Perpetual Fires, Luminous Substances and Phosphorus (fbn press)

Perpetual Fires, Luminous Substances and Phosphorus
Everburning Lights of Trithemius
Alchemical Fire in a Flash & Glow from Glow-Worms (John French, The Art Of Disillation, 1651)
The Bologna Phophorus (Vincenzo Casciorola of Bologna, 1602)
Balduin’s ‘Phosphorus’ (Christian Adolf Balduin [1632-1682])
The Preparation of Phosphorus
Rosicrucian Thoughts on the Ever-Burning Lamps of the Ancients (by W. Wynn Westcott)

As you can see this booklet is a compilation of texts about ever-burning lights. Some are informative, other instructive. Something that we will see more lateron.

Franciscus Mercurius van Helmont (fbn press)

One Hundred fifty three chymical Aphorisms. Octob. 1687
One hundred fifty seven alchemical canons Octob. 1687
Franciscus Mercurius van Helmont

A new famous alchemist in the line, this time the famous Belgian son of an alchemist who names his son “Mercurius”. Two texts with similar (al)chemical aphorisms (short lines) displaying a nice overview of the philosophy of alchemy.

Forman, Rawlin, Cibinensis and Tschoudy on alchemy (fbn press)

Of the Division of Chaos (Simon Forman (1552-1611)
Admonitio de Pseudochymicis (Thomas Rawlin 1611)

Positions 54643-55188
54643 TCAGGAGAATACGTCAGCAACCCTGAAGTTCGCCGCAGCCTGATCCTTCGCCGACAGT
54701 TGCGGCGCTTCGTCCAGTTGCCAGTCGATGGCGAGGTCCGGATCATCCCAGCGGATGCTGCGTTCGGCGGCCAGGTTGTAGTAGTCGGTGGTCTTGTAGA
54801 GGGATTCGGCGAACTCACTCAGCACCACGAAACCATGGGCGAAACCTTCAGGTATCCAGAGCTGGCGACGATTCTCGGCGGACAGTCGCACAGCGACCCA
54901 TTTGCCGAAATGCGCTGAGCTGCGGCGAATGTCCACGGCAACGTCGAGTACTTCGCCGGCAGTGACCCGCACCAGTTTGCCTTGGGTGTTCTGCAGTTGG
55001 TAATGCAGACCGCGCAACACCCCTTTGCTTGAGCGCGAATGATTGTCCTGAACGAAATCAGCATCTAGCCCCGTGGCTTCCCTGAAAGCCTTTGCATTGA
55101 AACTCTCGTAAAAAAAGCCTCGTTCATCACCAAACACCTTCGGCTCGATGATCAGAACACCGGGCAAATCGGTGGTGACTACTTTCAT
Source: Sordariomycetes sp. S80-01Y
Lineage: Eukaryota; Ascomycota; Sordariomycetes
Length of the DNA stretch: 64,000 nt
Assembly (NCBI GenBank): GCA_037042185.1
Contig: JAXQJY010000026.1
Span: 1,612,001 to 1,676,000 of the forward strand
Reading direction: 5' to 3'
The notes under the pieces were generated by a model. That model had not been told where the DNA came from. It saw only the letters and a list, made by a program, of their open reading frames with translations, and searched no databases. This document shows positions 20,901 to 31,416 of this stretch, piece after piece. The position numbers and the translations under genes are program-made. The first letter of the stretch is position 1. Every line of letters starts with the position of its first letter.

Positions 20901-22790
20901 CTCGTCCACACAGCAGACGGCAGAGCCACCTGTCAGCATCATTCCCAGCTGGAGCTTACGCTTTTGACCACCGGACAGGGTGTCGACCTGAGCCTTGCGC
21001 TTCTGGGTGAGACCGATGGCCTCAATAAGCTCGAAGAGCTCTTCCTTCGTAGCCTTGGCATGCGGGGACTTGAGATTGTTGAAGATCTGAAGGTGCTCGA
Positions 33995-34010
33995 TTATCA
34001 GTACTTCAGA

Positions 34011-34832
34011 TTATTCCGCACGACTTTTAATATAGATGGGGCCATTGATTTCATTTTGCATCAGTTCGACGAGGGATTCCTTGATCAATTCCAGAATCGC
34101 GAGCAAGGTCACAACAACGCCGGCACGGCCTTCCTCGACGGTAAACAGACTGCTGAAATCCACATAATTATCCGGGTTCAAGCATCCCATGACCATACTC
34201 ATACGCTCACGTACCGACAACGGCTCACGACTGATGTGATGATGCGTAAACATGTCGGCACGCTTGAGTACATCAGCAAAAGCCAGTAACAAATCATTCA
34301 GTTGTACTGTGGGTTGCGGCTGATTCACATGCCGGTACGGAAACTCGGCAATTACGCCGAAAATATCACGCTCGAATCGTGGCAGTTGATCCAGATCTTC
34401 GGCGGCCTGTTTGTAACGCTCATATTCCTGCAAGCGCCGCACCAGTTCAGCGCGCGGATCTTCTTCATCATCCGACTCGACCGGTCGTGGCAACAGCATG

An Alchemical Mass (Melchior Cibinensis 1602)
Hermetic Catechism of Baron Tschoudy 1766

The first text is a short, alchemical poem. The second “a waning to false chymists or the philosophical alphabet”, a strange text with heavy alchemical symbolism. Then we get an even stranger text, some kind of alchemical prayer. The last is a long Q&A with is very informative and very interesting, but I personally very much dislike reading Q&As. The text goes from theory to practise and philosophy, of alchemy of course.

Philipp Aureolus Theophrast Paracelsus (fbn press)

The Coelum Philosophorum or book of Vexatations
The Treasure of Treasures for Alchemists.
The Book concerning the tincture of the philosophers

Three alchemical writings by noone less than Paracelcus. This booklet is very interesting. The first article deals with the theory of alchemy, the second with the philosophy of alchemy and the third with the practise of alchemy.

Die Zauberflote. an Alchemical Allegory * Tjeu van den Berk (isbn 9004130993)

Quite some books have been written about Mozarts famous opera “The Magic Flute”. The story is so symbolic and full of mysteries, that many have broken their heads to explain it. It is known that Mozart was a freemason, so the opera is often depicted as a masonic story, while others see an initiation-story and more others just a loose romantising with symbols to please the public of the late 18th century.